The second question is – what is the weather like in Lake Baikal? The temperature in summer is quite warm for Siberia – about + 18-20 C, but don’t worry the summer sun can get really hot sometimes, so you will be wearing just a t-shirt. During the night the temperature may drop to + 5-10 C. Therefore, if you are camping on Lake Baikal, think about having a warm sleeping bag.
The third question about climate is – when is the best time to travel to Lake Baikal? Of course, the most popular tourist season on Lake Baikal is summer season (from June 15 to August 15). The weather at the time is the best: there’s a lot of sun and few rainfalls thanks to sharp continental climate. You can enjoy the variety of outdoor activities on Lake Baikal at that time: biking, hiking, camping, fishing and many more. Autumn season on Lake Baikal starts from August 15 and lasts till November 15. End of August is warm for a trip to Lake Baikal but quite often rainy. September is the time of magical and beautiful golden autumn – so if you are a fan of photography that is a time of the wonderful pictures. October and November are characterized by poor weather conditions, and a trip is not recommended. Winter season (from November 15 to April 15) is getting more popularity among tourist as a good time for a trip to Lake Baikal. At the end of January Lake Baikal freezes completely, and it is quite cold for those who are not used to Siberian weather conditions. In March when the weather is getting warmer and there is a lot of sun, it is the best time to experience winter outdoor activities on Lake Baikal: ice skating, walking on the ice, skiing, snow riding etc. A tricky spring season starts from April 15 and lasts till June 15. Trips to Lake Baikal in April and May are definetaly not recommended: the weather is unstable, and the roads around the lake will be ruined by melting snow and wet dirt. At the end of May and in the beginning of June one shall travel to Lake Baikal to feel himself an explorer, the only one for hundreds of kilometers, as most of the tourist come in the summer season when the weather is warmed and there is much less cool nights.
People and Traditions of Lake Baikal
When travelling to Lake Baikal, you will experience two cultures – Russians (Irkutskaya Oblast on the North-West of the lake) and Buryats (Buryatia Republic on South-East of the lake).
One of the largest in number nationalities on Lake Baikal is the Buryats, one of the original Siberian tribes that formed on this territory in the 10th century. The Buryats are known throughout Russia as one of the most hospitable and open nationalities – you will experience that on your trip to Lake Baikal. If you meet a Buryat, the next thing you know you will be already inside of yurt, a traditional dwelling house. Lake Baikal insider tip: for those of you who like to experience traditional living, there are many opportunities to book yurt as an accommodation and live there for couple of days.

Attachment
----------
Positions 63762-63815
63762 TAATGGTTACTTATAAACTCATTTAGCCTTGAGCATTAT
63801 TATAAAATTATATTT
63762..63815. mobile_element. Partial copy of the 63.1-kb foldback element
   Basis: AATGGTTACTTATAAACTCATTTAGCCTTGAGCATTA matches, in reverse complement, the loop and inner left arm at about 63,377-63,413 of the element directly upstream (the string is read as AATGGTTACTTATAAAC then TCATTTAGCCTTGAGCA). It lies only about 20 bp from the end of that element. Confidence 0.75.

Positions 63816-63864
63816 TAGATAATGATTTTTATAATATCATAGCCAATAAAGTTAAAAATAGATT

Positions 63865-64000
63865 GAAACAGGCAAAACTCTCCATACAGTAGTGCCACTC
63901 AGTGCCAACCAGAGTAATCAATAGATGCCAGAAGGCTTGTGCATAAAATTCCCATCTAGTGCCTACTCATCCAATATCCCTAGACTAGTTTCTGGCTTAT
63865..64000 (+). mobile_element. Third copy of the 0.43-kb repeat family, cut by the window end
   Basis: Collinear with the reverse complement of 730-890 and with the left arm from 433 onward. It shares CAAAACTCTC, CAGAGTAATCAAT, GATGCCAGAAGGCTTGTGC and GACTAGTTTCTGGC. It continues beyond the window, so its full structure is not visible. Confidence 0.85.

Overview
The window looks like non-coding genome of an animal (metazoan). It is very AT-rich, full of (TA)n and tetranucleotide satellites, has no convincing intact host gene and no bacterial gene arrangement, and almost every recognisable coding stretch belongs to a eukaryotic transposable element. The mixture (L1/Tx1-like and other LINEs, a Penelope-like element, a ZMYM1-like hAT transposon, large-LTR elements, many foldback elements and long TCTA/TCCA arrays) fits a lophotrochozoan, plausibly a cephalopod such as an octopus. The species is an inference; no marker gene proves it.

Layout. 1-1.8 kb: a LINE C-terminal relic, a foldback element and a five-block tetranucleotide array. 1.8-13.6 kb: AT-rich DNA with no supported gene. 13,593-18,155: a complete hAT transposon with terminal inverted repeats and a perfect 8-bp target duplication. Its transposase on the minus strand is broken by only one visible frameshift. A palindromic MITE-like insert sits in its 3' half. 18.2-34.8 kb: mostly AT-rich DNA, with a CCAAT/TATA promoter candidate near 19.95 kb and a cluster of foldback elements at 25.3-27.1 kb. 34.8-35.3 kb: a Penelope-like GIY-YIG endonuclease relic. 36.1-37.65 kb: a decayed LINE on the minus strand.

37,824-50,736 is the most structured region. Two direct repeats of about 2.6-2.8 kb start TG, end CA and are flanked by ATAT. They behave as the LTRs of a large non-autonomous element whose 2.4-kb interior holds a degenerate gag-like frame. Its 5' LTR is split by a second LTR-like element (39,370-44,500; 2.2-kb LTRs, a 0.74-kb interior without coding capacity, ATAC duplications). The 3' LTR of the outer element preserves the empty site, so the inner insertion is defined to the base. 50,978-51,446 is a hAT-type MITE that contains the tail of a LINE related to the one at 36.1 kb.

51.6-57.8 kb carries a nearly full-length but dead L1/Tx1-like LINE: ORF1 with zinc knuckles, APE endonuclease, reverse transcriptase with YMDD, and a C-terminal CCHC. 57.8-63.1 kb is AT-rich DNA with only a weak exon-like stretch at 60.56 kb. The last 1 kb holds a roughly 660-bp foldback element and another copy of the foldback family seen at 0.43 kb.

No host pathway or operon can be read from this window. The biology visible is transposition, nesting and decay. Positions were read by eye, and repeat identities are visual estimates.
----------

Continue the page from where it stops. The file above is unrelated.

The Buryat’s religion is Buddhism, but their customs are a mix of traditional beliefs like shamanism and Buddhism. Sometimes when camping on Lake Baikal, especially in the South-East of the lake on the territory of Buryatia Republic, you will see cloth attached to the trees – many small straps of cloth trembling in the wind. That means that you have found a place where, according to shamans, spirits live who help people. To show respect to the spirits, shamans attach cloth to the trees. Lake Baikal insider tip: if you ever meet shaman, show your respect and don’t touch him and his ritual clothes until you have his permission. Make sure to take photos of him only if agrees – luckily, most of them do agree 🙂
The Buryats were the dominant nationality on Lake Baikal for a long time until Russia colonized Siberia in the 17th century. They brought with them Russian traditions – Orthodox church, Russian banya (sauna) together with traditional food and vodka. Lake Baikal insider tip: make sure to visit Russian banya which can be found almost in every hotel.
Omul – Traditional Baikal Fish
When you are on a trip to Lake Baikal, make sure to taste its traditional fish – Baikal Omul that can be found only in Lake Baikal. You can buy Omul at the market and right from fishermen on the lake. Omul can be sold salted, dried or smoked – whatever cooking technique you like most. A special soup called Ukha can be prepared with omul fish as well. Lake Baikal insider tip: fishing on Lake Baikal is not forbidden, so you can try to catch Omul yourself. If you succeed, you can cook it right away by the lake.
© shutterstock/ Best-of-Russia.net
Buryat woman wearing traditional clothes © shutterstock / Best-of-Russia.net
Lake Baikal- Location Map & Contact Information
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Lake Baikal, Russia